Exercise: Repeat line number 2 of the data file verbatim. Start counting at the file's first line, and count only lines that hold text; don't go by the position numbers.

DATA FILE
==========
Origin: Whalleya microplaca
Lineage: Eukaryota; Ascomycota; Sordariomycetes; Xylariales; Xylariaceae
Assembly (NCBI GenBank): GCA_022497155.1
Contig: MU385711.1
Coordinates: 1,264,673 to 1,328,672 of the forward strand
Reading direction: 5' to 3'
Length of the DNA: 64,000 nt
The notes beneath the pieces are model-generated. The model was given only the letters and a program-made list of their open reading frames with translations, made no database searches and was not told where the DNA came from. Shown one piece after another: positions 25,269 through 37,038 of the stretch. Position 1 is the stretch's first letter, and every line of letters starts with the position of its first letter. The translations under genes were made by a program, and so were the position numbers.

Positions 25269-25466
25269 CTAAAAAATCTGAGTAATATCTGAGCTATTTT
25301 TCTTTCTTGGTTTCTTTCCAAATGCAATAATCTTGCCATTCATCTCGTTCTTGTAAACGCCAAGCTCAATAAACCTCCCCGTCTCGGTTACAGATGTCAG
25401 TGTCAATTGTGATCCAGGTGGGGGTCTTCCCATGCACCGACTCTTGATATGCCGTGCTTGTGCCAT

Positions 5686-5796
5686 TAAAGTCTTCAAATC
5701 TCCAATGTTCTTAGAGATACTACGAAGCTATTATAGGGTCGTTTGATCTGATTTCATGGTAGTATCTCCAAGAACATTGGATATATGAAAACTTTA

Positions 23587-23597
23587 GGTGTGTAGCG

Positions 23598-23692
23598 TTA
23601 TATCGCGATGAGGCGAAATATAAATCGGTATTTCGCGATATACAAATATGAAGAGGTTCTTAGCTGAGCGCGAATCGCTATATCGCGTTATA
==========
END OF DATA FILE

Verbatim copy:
Lineage: Eukaryota; Ascomycota; Sordariomycetes; Xylariales; Xylariaceae